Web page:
BBC Newsで英語らしい英語を。中国の高速鉄道事故。

BBC NewsASIA-PACIFIC24 July 2011 Last updated at 07:46 GMT
China: Dozens die as bullet trains collide in Zhejiang

At least 35 people have died and more than 200 are hurt after two high-speed trains crashed into each other in eastern China, state media reports.
Two train coaches fell off a bridge after derailing close to Wenzhou in Zhejiang province.
Chinese media report that one of the trains came to a halt after being struck by lightning and was then hit by the second train.
Rescue workers are at the scene, near Shuangyu town in Wenzhou.
It is not known how many people were on the trains at the time, but Xinhua news agency says each carriage can carry 100 people.

Derail: cause (a train, etc.) to go off the rails.
Wenzhou in Zhejian province: 浙江省温州市
Came to a halt: came to a temporary stop
Lightning: flash of bright light in the sky produced by natural electricity passing between clouds or from clouds to the ground, usually followed by thunder.(lightning)と(thunder)と分けている。日本語で通常落雷の被害を受ける場合の落雷は英語ではlightningが使われる。
Shangyu town: 雙鱼地区
Xinghua news agency: 新華社通信社
Carriage: railway coach for carrying passengers. アメリカ英語ではcar。

Initial reports suggested one bullet train had derailed at about 2030 (1230 GMT) -the D3115 travelling from the provincial capital Hangzhou.
But local television later said the first train had been forced to stop after losing power due to a lightning strike, and was then rear-ended by another train, the D301, causing two of its carriages to fall off an elevated section of track.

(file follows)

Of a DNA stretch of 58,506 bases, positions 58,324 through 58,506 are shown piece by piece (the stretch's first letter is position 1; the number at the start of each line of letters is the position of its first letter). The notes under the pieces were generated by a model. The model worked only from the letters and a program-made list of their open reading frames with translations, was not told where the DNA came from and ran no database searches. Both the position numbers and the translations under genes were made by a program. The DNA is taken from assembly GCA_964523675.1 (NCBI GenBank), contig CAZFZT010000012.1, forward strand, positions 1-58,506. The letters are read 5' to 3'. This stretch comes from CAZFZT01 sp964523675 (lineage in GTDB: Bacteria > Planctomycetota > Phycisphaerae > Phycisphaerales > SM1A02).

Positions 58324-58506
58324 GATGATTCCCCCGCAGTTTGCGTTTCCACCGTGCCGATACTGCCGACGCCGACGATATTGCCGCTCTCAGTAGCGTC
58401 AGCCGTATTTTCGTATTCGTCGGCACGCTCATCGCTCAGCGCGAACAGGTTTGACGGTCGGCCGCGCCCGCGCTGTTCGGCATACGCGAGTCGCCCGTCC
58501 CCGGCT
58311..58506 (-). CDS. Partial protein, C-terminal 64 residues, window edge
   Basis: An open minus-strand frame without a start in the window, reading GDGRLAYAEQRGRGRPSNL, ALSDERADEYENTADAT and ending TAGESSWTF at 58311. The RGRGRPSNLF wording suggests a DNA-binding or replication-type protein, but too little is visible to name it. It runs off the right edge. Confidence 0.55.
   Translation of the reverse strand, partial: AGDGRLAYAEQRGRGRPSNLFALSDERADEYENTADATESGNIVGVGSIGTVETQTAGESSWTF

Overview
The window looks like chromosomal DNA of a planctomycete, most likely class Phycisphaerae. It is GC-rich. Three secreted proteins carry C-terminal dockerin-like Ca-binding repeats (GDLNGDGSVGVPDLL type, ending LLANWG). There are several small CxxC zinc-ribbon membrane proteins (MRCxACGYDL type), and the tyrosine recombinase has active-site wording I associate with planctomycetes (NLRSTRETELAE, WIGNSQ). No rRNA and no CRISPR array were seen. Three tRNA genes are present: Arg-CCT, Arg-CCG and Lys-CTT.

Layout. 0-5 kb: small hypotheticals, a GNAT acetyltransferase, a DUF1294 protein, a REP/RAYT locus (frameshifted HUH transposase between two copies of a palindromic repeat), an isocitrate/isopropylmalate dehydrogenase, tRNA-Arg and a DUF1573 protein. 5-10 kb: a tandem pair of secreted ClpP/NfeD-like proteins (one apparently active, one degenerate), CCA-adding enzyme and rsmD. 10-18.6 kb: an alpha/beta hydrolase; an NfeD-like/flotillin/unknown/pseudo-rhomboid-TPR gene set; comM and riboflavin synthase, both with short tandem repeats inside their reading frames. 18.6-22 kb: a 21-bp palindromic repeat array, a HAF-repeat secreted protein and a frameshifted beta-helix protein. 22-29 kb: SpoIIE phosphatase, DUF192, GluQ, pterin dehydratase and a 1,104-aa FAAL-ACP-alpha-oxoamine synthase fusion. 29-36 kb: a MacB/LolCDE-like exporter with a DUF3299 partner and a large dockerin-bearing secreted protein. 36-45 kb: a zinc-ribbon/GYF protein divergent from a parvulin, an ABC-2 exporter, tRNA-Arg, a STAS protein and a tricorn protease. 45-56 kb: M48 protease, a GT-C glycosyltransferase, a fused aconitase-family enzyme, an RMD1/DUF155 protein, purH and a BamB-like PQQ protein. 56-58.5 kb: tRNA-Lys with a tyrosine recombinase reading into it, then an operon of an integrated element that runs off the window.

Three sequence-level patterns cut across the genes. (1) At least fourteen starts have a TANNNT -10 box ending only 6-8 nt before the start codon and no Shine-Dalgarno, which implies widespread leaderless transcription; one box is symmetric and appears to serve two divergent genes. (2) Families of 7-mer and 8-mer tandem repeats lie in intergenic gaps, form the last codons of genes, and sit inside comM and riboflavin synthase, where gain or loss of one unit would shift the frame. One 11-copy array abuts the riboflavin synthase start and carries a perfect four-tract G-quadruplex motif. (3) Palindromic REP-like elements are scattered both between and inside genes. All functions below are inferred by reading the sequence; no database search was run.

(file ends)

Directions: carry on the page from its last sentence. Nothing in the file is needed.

The provincial capital Hangzhou: 省都杭州市
Lightning strike: 落雷
Rear-end: 追突する。
Elevated section of track: 高架線路

TV pictures showed one carriage lying on its side under the bridge, and the other standing on its end leaning up against the bridge. There were reports that four carriages from the other train had also derailed, but it is not known if that led to further casualties.

one carriage lying on its side under the bridge, and the other standing on its end leaning up against the bridge.:一車両は高架橋の下に横たわり、もう一車両は片方を地につけ高架橋にもたれかかった状態

"D" trains are the first generation of bullet trains in China, with an average speed of just short of 100mph (160km/h).
"The train suddenly shook violently, casting luggage all around," one survivor, Liu Hongtao, was quoted by Xinhua as saying. "Passengers cried for help but no crew responded."

quoted by Xinhua as saying:新華社通信によると~さんが~と述べた。(発言を引用して引用するとき用いられる表現)
no crew responded: 乗務員の反応はなかった。

China is spending billions on constructing a high-speed rail network.
Last month China inaugurated its Beijing-Shanghai high-speed rail link. The 300 km/h (190mph) train halves the journey time to under five hours.
But the project has come under fire for its high cost - the Beijing-Shanghai line cost 215bn yuan ($33bn; £21bn). It has also been blighted by power outages and other problems.

Inaugurate: start operation of
Halve: reduce (something) by a half
Has come under fire: have been criticized 批判を浴びてきている。
Bligt: spoil

China is planning to roll out high-speed lines across the country.
The BBC's Martin Patience in Beijing says there are also fears corruption has compromised safety in the network's construction.
Corruption: being inmoral; dishonest, especially through accepting bribes. 賄賂をもらって道義に反する行動、発言をする。
Compromise: bring something into danger 危険をもたらす安易な妥協。